TONGASS NATIONAL FOREST, ALASKA (June 11, 2021)—In an announcement released today, the Biden Administration will either repeal or restore the Trump-era "Alaska-specific" Roadless Rule in Alaska.
“The Biden administration makes and important first step towards fulfilling its early promise to address the climate crisis by committing to protecting our nation’s best solution to climate change—protecting the lands and waters of the Tongass National Forest,” said Natalie Dawson, executive director at Audubon Alaska. “We applaud their efforts and encourage them to carry out an inclusive process that engages stakeholders across the U.S. and honors nation-to-nation relationships with Tribes.”
The Tongass National Forest sequesters 44% of our nation’s carbon on national forest lands and is home to over 40% of birds from across North America. Reinstating the roadless rule for the Tongass would restore protections for 9.3 million acres of forests, including some of the world’s largest remaining stands of old growth Sitka Spruce and Red Cedar. These forests are home to endemic species like the Queen Charlotte Goshawk and the Alexander Archipelago wolf.
“Alaskans have spent decades standing up for the forests and waters of the Tongass,” continued Dawson. “We recognize our future is building resilient natural and human communities, as well as restoring already damaged streams and rivers to support the health of the salmon runs that bring billions of dollars to our region. The health of our communities and our future relies on bold climate actions. These bold actions begin with protecting what we already know is our best defense against the climate crisis.”
Alaska residents have repeatedly spoken out against the removal of the Roadless Rule on the Tongass and their concerns are echoed by more than 1.5 million Americans who submitted comments during the original rulemaking process. 11 Tribal governments in the region submitted a petition to the Forest Service requesting the protection of traditional lands for the Tlingit, Haida and Tsimshian Peoples, including a new rulemaking process done in collaboration with the Tribes of Southeast Alaska.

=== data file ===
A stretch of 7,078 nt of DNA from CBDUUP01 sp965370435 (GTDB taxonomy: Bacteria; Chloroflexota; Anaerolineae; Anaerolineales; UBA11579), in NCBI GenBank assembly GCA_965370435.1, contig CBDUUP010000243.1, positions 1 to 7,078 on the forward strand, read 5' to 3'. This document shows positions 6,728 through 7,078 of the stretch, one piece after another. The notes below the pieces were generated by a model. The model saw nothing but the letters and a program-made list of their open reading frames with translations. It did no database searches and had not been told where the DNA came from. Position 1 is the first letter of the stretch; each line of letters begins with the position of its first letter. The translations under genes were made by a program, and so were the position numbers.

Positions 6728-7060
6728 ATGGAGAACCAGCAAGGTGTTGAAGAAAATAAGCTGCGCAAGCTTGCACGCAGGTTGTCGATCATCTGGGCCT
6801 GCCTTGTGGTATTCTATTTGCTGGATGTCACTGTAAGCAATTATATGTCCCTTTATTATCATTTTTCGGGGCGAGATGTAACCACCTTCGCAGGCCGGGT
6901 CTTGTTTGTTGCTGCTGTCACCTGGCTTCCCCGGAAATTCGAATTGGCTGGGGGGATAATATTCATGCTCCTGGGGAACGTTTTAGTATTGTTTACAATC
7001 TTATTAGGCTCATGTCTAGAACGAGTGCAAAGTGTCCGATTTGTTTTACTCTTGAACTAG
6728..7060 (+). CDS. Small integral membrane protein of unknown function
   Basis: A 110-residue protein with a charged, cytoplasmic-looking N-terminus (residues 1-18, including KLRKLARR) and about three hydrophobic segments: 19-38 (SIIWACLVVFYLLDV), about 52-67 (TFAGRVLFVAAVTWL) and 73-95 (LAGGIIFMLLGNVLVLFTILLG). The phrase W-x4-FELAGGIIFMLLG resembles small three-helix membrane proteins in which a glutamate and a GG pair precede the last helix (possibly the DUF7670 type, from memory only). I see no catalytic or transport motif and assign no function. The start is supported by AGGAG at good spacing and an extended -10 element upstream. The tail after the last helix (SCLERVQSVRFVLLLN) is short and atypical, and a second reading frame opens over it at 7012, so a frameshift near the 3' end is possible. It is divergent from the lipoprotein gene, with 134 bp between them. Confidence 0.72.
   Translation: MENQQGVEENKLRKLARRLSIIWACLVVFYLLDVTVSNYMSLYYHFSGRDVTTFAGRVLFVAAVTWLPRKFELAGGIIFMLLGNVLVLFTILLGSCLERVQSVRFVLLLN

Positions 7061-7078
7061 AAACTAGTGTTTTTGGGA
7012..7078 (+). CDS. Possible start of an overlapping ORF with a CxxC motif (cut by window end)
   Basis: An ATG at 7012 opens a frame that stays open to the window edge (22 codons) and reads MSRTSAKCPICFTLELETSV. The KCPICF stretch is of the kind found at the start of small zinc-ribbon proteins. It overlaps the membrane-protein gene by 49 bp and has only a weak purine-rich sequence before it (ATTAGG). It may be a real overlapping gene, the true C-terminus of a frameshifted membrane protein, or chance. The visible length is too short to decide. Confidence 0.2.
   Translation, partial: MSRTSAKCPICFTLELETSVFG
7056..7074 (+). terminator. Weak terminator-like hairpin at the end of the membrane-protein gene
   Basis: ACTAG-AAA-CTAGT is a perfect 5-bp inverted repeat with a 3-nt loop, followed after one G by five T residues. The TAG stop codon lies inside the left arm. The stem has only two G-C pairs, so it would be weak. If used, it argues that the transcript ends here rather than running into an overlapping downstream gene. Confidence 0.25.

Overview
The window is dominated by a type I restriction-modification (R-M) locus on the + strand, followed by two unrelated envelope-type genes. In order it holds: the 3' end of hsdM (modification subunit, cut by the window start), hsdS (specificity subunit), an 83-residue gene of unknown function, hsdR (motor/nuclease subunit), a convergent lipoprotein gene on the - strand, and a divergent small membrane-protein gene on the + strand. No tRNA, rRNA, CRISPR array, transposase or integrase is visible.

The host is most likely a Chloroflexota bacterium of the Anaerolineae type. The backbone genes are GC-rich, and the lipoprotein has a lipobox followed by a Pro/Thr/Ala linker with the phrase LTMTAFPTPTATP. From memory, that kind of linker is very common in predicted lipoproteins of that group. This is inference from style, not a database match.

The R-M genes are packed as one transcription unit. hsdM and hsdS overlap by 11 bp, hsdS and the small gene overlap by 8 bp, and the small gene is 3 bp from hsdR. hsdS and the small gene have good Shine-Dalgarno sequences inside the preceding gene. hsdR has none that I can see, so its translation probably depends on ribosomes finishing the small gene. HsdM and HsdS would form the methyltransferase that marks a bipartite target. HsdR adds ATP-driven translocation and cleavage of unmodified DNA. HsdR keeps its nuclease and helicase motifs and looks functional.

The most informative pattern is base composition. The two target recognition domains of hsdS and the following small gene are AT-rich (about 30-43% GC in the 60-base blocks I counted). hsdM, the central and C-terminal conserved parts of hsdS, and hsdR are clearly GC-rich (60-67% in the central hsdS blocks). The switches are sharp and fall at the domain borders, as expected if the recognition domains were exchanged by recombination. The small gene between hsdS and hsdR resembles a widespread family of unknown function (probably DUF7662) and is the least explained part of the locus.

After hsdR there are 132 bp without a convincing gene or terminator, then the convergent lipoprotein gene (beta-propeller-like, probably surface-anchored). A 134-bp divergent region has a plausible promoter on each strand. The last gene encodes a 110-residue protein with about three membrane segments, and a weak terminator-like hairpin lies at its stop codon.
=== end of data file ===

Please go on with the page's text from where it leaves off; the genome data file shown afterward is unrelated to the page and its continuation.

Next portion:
In October, 2020, the U.S. Department of Agriculture lifted roadless restrictions on more than 9 million acres of Southeast Alaska’s 17-million-acre Tongass National Forest, areas previously determined by the U.S. Forest Service to be critical for protection. As a result, Audubon joined Southeast Tribes and other conservation organizations in a lawsuit seeking to overturn the Trump administration’s decision.
Rebecca Sentner, Audubon Alaska, firstname.lastname@example.org 907-276-7034
The National Audubon Society protects birds and the places they need, today and tomorrow. Audubon works throughout the Americas using science, advocacy, education, and on-the-ground conservation. State programs, nature centers, chapters, and partners give Audubon an unparalleled wingspan that reaches millions of people each year to inform, inspire, and unite diverse communities in conservation action. A nonprofit conservation organization since 1905, Audubon believes in a world in which people and wildlife thrive. Learn more at www.audubon.org and on Facebook, Twitter and Instagram @audubonsociety.
Since 1977, Audubon Alaska has been conserving the spectacular natural ecosystems of Alaska for people, birds, and other wildlife. Audubon Alaska uses science to identify conservation priorities and support conservation actions and policies, with an emphasis on public lands and waters. Audubon Alaska is a state office of the National Audubon Society. Learn more at ak.audubon.org.